Boosting in South Korea is big business for high-level Overwatch players, often charging a fee to inflate a lower-ranked players’ in-game rating. But the practice is now officially punishable by law in South Korea. An amendment has passed in Korea’s National Assembly that could charge players found guilty of boosting with a two-year suspended prison sentence and a fine up to $18,000 (20 million won), according to Korean news site Inven.
The law, an amendment to the Game Industry Promotion Act, was first proposed in June 2017. Working with game developers in the country, the government will target boosters and boosting companies that charge for rank inflation across a number of games, including Overwatch and League of Legends.
Boosting is a problem in games that rank players by skill; artificially inflating one’s rank disrupts the normal flow of play. The business of boosting is complex and far-reaching. A number of Overwatch League players have been punished for past boosting in the league’s first season. Philadelphia Fusion player Kim “Sado” Su-min was suspended for 30 games for the practice, while Son “OGE” Min-seok sat out four games for boosting. Blizzard continues to issue large scale bans against boosters nearly every month.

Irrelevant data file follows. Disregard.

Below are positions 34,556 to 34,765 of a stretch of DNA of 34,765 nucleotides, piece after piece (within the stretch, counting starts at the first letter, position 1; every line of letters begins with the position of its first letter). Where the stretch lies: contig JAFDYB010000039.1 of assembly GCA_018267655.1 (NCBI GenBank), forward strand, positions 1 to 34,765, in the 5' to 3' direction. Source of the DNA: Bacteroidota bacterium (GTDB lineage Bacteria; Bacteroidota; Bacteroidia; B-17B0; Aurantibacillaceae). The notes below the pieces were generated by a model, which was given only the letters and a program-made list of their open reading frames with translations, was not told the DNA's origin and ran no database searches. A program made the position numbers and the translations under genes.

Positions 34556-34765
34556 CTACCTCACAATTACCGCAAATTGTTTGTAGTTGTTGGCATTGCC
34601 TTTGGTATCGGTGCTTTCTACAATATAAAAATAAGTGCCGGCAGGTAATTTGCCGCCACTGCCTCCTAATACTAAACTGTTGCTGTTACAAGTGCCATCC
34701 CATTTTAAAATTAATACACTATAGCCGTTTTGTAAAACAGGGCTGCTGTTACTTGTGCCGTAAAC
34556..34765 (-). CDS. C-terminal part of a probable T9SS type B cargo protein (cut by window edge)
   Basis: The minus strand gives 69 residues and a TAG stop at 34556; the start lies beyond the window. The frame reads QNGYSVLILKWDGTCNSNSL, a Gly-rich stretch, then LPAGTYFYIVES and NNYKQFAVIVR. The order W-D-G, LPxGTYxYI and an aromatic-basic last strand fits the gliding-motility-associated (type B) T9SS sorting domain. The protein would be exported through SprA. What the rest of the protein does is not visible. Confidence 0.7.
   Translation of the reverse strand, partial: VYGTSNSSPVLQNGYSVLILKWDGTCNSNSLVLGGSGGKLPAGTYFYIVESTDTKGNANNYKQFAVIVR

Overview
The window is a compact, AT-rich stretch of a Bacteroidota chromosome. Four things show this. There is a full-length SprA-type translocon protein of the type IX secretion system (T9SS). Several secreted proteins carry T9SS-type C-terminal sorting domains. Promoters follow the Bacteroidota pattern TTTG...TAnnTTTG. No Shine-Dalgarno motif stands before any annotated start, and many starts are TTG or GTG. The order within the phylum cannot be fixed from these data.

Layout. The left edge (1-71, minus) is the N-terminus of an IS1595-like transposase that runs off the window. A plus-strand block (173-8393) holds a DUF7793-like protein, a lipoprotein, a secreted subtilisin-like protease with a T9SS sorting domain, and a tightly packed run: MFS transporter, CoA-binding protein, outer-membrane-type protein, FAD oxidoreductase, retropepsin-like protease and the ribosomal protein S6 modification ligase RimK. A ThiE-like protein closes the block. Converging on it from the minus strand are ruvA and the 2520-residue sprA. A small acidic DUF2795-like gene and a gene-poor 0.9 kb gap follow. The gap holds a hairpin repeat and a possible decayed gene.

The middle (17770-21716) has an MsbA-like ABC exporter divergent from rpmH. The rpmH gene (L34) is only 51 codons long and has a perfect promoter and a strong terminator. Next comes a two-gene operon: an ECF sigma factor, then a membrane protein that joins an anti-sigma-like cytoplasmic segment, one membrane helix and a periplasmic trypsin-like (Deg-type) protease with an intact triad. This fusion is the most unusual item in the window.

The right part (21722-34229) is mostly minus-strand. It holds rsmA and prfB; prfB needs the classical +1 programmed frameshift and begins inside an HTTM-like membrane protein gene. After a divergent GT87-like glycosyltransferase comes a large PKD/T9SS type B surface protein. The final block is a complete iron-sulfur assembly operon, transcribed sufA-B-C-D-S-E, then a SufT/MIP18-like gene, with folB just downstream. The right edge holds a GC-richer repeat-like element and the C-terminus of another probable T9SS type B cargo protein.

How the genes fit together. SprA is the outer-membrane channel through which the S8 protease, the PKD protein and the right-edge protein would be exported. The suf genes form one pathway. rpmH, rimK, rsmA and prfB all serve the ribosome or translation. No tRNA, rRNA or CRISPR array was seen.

South Korea’s boosting amendment was approved as part of a larger bill protecting the video game industry. On June 25, the Game Industry Promotion Act allowed the government to hand a 28-year-old man a suspended prison sentence for hacking. Overwatch developer Blizzard Entertainment worked with the Seoul National Police Agency’s cyber security division to target illegal programs and their developers in Korea.
In February 2017, Blizzard changed how Korean players accessed Overwatch in PC bangs, requiring players to enter a Korean social security number to log into Overwatch without a license. Despite the change, players continue to find ways to get around the rules.